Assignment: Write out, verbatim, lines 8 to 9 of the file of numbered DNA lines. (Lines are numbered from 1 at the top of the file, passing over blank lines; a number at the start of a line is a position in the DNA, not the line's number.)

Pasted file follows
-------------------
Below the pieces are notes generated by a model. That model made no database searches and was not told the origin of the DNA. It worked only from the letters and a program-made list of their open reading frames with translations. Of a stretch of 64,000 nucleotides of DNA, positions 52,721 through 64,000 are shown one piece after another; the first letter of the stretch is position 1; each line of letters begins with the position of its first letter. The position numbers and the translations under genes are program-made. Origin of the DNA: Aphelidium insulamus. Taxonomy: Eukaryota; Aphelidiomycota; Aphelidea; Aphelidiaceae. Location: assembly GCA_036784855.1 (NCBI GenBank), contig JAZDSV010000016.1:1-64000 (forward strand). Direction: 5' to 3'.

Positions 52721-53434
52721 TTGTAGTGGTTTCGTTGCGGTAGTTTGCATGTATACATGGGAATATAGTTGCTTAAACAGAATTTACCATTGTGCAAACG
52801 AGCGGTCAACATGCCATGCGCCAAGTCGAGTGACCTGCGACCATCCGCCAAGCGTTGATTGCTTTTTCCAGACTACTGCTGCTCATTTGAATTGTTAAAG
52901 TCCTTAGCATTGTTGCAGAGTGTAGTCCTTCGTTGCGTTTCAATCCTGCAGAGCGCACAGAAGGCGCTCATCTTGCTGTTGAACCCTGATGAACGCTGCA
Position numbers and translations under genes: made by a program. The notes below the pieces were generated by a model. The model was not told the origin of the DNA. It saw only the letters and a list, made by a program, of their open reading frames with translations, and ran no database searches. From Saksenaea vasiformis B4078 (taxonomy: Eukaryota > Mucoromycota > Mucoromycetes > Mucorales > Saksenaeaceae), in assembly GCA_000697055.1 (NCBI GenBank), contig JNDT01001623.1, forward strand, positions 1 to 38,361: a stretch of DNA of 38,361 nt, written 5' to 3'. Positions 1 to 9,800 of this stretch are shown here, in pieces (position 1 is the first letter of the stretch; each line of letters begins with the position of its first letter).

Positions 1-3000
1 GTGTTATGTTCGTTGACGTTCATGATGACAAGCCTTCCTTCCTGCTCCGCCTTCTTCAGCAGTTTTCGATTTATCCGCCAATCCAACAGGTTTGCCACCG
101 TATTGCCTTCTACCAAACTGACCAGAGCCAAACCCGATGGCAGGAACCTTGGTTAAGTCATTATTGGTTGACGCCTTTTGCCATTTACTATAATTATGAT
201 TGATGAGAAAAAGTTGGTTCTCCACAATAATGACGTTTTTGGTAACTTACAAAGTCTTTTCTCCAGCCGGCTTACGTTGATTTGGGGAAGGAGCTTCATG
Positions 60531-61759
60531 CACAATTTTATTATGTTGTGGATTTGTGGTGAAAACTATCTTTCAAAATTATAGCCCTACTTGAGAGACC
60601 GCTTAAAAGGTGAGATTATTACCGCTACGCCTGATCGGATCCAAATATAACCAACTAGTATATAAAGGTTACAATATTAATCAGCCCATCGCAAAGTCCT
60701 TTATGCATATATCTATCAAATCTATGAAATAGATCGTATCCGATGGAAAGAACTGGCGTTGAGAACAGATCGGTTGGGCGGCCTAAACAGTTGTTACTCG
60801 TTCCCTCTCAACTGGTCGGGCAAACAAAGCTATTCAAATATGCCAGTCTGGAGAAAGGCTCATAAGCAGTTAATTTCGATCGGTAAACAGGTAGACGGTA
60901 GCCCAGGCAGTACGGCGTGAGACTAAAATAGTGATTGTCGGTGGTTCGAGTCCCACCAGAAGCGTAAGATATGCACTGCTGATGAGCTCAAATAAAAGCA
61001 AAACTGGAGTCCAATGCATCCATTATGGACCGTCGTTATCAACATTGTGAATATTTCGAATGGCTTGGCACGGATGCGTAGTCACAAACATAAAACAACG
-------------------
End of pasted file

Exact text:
1 GTGTTATGTTCGTTGACGTTCATGATGACAAGCCTTCCTTCCTGCTCCGCCTTCTTCAGCAGTTTTCGATTTATCCGCCAATCCAACAGGTTTGCCACCG
101 TATTGCCTTCTACCAAACTGACCAGAGCCAAACCCGATGGCAGGAACCTTGGTTAAGTCATTATTGGTTGACGCCTTTTGCCATTTACTATAATTATGAT